Best regards,
(Your name)

For Engineering and Product Management Department Interviews

After applying and interviewing for jobs in engineering and product management departments, you can use the approaches demonstrated in these examples:

Example One

Dear (Hiring Manager’s first name):

Thank you very much for your time (today, yesterday, Tuesday, etc.) to interview me for the position of (job title). I appreciate the opportunity to learn more about this job, to meet you and (names of other hiring managers if applicable), and to see your facility.

As we discussed, I have (months and/or years) of experience with engineering and product management. With my background and experience, I believe that I could become a contributor to your team very quickly.

I am excited about this opportunity to join (company name). Please do not hesitate to email or call me if you have any questions or need any additional information.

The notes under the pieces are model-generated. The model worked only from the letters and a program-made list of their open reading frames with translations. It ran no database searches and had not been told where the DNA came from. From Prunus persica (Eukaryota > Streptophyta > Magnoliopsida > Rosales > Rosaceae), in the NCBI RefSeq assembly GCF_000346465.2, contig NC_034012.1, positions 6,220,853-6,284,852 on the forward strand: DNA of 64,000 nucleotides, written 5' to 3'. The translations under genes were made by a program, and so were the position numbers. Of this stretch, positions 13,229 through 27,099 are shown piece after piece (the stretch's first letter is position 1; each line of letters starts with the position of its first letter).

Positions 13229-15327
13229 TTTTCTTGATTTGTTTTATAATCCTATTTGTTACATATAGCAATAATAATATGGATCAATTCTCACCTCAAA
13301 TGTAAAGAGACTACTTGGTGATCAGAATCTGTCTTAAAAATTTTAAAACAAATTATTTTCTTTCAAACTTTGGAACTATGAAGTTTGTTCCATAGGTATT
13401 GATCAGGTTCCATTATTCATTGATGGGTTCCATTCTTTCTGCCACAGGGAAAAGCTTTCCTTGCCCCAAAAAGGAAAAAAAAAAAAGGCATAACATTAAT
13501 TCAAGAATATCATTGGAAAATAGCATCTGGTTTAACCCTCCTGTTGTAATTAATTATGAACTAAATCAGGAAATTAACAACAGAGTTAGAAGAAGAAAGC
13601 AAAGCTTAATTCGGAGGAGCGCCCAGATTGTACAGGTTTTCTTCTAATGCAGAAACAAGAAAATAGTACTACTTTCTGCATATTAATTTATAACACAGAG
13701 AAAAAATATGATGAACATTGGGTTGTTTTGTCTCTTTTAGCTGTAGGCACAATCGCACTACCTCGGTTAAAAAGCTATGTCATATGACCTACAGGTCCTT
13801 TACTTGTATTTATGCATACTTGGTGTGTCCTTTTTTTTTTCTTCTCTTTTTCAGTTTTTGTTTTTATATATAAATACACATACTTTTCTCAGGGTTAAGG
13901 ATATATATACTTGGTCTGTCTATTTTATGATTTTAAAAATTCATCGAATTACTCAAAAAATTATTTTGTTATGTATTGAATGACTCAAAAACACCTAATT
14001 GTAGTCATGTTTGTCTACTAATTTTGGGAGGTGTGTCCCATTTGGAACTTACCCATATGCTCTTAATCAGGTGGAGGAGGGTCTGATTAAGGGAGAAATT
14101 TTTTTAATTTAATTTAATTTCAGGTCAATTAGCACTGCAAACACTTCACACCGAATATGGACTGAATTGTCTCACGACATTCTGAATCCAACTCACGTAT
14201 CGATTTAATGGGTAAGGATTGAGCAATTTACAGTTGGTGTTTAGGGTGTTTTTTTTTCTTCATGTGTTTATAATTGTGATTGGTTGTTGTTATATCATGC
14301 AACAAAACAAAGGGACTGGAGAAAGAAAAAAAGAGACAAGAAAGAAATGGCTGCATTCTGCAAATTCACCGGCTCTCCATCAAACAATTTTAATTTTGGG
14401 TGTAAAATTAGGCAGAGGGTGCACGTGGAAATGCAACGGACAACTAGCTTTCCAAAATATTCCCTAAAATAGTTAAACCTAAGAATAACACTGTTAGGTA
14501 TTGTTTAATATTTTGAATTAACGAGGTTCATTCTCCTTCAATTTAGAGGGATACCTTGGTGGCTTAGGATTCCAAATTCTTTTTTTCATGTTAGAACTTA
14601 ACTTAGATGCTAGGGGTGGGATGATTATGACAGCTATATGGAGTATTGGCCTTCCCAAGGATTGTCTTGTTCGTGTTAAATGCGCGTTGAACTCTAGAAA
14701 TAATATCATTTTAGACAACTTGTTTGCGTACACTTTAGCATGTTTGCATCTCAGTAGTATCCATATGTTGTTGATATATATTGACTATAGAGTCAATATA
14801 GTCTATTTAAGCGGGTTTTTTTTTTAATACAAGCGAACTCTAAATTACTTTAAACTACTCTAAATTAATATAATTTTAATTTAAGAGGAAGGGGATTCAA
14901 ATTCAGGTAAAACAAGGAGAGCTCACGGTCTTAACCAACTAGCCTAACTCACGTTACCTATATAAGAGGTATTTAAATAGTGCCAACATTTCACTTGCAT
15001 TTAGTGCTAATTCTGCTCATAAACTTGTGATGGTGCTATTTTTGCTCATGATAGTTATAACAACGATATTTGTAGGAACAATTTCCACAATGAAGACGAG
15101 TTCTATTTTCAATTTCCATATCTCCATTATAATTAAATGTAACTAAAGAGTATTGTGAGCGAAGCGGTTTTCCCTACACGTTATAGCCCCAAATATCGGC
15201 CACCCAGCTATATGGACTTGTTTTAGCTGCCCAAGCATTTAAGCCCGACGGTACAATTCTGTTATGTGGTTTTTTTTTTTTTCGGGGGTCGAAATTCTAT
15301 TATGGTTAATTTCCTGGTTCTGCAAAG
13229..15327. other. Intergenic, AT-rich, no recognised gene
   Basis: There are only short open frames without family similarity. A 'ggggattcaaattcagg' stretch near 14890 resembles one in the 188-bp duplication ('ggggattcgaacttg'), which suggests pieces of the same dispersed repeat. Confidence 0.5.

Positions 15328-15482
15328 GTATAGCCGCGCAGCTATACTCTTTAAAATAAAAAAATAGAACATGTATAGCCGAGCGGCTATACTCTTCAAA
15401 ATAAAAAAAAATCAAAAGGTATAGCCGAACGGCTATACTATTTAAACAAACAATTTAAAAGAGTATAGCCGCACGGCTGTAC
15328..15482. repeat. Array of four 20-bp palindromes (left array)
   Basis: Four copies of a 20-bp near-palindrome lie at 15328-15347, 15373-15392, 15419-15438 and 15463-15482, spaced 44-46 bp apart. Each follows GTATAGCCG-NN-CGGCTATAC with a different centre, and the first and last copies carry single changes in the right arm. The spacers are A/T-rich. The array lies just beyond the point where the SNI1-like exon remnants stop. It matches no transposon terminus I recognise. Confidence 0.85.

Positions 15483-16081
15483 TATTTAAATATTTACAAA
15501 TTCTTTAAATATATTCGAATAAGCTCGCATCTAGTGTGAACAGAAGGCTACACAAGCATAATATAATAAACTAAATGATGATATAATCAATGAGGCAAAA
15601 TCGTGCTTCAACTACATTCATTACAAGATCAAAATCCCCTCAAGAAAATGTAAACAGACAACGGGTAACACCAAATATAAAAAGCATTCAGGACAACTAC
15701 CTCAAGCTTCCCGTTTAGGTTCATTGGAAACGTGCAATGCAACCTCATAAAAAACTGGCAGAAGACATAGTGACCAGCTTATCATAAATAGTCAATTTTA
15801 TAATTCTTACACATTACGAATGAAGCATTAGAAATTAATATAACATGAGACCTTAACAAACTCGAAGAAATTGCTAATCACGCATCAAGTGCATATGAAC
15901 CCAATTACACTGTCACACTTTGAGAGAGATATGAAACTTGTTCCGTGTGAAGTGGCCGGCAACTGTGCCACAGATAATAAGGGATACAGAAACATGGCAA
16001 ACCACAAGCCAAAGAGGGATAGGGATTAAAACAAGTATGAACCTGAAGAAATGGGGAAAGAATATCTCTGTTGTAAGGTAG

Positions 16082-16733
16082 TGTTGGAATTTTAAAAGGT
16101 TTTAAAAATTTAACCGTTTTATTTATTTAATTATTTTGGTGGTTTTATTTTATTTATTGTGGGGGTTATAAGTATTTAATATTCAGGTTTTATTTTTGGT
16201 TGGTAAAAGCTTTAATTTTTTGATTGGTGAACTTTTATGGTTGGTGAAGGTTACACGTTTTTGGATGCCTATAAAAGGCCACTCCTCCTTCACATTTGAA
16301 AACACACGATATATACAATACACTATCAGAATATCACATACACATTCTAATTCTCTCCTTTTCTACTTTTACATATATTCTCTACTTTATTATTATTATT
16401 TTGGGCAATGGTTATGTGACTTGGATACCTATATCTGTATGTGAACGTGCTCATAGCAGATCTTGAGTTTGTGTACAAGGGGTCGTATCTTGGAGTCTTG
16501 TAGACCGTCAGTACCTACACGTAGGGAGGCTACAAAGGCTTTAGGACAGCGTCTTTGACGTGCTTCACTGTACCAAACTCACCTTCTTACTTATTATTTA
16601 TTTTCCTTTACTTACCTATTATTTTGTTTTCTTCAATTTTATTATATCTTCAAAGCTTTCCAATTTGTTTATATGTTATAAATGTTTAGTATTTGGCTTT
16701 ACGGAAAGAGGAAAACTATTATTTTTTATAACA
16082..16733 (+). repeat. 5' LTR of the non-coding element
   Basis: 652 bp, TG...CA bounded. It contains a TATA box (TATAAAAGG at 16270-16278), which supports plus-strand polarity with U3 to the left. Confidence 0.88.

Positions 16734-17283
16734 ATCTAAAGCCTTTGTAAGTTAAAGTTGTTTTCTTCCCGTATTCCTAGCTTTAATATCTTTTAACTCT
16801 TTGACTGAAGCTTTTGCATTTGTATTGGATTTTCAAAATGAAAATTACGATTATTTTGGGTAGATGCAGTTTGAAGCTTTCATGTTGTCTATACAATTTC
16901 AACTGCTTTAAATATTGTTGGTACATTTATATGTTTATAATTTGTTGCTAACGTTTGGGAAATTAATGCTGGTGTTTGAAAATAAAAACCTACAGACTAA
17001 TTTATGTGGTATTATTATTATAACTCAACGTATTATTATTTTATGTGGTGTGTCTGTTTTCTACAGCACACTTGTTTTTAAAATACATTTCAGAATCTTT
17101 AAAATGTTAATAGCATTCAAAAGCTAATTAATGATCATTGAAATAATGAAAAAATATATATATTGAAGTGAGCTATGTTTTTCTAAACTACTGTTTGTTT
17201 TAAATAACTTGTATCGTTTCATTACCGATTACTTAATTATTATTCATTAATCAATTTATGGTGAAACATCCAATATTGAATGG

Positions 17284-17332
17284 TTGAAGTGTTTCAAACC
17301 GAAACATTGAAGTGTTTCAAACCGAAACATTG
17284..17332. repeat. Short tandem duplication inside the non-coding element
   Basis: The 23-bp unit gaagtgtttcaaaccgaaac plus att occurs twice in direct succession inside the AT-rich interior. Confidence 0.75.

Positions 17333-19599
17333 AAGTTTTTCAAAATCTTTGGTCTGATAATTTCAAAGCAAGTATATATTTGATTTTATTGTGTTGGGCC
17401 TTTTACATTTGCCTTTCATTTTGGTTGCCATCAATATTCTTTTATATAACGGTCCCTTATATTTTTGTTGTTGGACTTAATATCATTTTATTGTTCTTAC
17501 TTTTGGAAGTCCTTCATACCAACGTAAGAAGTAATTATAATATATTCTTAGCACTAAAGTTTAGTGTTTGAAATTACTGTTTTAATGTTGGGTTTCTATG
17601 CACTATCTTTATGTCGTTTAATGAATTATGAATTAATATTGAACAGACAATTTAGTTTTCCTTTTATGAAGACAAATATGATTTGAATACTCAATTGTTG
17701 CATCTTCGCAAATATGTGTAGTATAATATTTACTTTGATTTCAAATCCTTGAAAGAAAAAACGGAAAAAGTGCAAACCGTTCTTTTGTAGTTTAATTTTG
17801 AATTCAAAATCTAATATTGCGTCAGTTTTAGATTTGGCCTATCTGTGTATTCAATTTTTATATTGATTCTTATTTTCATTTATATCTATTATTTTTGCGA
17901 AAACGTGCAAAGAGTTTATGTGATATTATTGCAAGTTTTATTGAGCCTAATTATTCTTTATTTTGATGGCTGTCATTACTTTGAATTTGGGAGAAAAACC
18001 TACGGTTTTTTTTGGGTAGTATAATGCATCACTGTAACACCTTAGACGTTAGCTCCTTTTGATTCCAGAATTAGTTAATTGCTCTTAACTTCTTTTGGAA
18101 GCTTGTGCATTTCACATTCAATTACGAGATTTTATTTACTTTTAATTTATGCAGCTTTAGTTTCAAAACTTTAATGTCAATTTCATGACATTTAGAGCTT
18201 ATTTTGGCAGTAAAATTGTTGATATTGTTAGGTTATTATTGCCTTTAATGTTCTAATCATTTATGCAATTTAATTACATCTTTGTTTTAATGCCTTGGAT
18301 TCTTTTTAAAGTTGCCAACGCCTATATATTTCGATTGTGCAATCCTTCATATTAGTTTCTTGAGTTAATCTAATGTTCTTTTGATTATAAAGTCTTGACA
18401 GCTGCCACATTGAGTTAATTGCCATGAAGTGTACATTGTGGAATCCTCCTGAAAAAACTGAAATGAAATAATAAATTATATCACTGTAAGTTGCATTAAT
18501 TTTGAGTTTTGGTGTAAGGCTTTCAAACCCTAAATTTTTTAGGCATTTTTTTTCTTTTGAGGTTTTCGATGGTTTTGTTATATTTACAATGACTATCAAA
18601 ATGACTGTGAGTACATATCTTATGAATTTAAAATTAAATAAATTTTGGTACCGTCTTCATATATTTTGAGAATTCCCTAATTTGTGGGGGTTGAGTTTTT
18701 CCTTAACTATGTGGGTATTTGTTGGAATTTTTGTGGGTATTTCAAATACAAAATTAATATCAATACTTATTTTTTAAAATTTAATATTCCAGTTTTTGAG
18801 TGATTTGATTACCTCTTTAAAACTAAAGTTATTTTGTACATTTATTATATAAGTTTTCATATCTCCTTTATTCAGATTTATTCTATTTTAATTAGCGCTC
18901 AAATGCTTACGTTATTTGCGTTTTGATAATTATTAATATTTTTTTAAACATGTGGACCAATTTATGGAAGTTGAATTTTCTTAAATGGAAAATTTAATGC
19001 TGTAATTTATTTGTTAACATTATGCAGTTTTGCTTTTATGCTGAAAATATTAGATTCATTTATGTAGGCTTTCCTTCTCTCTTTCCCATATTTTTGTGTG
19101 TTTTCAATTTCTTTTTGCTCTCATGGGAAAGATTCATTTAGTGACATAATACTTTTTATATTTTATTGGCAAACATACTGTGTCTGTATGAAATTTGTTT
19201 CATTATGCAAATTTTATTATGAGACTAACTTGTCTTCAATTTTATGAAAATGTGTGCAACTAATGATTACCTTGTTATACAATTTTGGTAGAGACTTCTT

I look forward to hearing from you!

Best regards,
(Your name)

Example Two

Dear (Hiring Manager’s first name),

Thank you very much for your time (today, yesterday, Tuesday, etc.) to interview me for the position of (job title). I appreciate the opportunity to learn more about this job, to meet you and (names of other hiring managers if applicable), and to see your facility.

As we discussed, I find the technology related to using cloud computing fascinating and an amazing opportunity for the future, but security is also a major concern. Keeping (company name)'s information safe would be a top priority for the person in this job, and I would love to dig deeply into the protective technologies, as well as the threats, to avoid future problems. (Reference anything you may have said that seemed important to the hiring manager in a similar fashion to this paragraph. Also, reference any connection you may have made, such as “I enjoyed finding someone else who attended (college name) and also roots for the (sport) team. Hope they make the finals next year!”)